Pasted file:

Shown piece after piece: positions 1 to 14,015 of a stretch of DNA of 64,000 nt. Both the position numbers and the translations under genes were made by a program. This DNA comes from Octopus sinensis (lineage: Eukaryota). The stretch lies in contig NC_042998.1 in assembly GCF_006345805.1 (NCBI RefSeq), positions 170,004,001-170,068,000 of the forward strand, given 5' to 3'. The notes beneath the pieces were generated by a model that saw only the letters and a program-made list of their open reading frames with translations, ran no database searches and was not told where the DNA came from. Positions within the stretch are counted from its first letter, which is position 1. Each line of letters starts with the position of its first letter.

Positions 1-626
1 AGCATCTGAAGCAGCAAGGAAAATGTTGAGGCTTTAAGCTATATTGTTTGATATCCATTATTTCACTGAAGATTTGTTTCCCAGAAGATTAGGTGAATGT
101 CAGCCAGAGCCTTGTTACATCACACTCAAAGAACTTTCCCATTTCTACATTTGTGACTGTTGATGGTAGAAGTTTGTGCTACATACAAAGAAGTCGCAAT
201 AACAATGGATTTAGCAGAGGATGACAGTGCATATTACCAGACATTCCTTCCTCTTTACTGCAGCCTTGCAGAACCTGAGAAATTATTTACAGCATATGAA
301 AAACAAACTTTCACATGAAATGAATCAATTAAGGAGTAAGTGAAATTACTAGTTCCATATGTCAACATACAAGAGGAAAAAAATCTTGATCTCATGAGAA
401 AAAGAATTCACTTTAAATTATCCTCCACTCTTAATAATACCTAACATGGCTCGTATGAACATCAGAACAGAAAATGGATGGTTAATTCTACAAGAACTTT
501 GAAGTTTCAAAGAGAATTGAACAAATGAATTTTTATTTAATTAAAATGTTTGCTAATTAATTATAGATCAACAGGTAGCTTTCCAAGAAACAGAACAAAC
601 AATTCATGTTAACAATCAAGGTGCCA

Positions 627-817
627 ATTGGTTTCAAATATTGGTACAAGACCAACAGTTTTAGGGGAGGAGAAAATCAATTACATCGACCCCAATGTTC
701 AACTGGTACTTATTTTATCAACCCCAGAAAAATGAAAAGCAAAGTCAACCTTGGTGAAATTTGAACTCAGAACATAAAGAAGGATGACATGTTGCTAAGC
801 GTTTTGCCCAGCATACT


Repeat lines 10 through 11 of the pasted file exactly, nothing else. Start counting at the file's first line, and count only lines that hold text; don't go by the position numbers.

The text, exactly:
Positions 627-817
627 ATTGGTTTCAAATATTGGTACAAGACCAACAGTTTTAGGGGAGGAGAAAATCAATTACATCGACCCCAATGTTC